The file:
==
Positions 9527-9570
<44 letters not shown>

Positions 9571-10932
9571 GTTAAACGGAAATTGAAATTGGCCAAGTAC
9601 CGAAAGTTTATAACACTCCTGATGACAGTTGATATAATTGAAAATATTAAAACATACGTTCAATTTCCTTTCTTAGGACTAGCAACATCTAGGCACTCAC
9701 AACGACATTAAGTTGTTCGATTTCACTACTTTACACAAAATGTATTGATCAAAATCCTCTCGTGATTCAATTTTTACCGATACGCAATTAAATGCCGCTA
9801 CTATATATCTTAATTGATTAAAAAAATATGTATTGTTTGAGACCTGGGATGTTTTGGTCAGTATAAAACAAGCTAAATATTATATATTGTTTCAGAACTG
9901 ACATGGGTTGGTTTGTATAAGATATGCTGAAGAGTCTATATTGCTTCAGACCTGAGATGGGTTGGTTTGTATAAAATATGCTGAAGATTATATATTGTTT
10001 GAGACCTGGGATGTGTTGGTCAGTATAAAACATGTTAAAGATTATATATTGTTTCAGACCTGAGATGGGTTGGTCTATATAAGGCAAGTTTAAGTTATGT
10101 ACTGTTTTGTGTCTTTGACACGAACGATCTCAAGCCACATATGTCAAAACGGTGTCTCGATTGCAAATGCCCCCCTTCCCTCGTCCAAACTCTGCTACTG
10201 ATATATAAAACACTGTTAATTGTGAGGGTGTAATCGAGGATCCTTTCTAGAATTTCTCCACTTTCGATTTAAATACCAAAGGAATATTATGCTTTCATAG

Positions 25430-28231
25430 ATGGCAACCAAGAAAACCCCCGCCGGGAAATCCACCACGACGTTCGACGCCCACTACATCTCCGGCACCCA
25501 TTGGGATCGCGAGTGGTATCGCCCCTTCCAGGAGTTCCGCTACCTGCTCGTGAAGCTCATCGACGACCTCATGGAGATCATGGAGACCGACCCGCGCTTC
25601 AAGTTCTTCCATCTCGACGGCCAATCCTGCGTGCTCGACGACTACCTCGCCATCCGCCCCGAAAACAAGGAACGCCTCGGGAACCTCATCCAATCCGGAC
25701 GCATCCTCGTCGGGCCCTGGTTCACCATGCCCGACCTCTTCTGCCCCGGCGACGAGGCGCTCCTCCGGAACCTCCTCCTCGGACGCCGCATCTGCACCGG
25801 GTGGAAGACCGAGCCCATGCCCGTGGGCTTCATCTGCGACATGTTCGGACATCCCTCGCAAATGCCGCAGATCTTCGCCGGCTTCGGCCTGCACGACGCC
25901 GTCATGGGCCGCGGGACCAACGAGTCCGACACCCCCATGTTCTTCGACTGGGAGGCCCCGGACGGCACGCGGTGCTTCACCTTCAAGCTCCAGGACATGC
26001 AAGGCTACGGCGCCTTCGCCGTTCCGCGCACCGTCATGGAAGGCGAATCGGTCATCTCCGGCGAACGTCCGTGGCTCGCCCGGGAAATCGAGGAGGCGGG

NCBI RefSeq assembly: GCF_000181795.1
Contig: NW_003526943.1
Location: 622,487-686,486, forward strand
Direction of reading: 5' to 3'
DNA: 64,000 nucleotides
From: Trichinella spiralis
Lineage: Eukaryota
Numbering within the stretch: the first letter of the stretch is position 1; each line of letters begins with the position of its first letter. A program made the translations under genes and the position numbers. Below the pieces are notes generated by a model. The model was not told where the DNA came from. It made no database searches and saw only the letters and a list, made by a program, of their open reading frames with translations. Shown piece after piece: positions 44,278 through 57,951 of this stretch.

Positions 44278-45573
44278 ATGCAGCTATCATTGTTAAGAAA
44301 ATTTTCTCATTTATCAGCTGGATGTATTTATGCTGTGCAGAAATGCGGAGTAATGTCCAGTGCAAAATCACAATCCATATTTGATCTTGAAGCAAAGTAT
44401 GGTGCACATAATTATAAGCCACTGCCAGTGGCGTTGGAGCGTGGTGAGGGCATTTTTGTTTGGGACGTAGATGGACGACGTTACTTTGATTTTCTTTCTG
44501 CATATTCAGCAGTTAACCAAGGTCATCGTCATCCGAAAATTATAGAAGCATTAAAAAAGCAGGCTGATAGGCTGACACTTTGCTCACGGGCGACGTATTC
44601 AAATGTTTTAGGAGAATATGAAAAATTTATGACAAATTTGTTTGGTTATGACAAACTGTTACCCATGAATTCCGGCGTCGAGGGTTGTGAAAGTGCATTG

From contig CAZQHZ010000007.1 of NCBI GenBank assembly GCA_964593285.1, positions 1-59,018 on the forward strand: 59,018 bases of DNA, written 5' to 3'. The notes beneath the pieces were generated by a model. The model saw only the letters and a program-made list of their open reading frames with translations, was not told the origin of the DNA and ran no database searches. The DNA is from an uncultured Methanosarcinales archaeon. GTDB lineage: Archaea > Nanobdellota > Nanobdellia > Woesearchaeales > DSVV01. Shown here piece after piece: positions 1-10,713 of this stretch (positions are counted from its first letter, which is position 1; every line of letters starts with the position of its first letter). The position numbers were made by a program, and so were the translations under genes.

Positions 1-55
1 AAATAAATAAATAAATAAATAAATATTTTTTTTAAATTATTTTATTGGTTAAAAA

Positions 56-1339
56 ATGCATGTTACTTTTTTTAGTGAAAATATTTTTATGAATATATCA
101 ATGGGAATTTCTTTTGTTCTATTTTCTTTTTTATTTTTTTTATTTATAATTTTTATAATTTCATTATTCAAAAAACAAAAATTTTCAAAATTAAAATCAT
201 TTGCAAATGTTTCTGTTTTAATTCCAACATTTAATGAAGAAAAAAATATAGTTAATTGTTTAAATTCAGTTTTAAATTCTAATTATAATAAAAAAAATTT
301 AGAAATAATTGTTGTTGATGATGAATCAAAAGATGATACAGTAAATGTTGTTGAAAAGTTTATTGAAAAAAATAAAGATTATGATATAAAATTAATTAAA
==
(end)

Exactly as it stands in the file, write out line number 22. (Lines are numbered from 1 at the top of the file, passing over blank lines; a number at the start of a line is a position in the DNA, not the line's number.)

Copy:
Location: 622,487-686,486, forward strand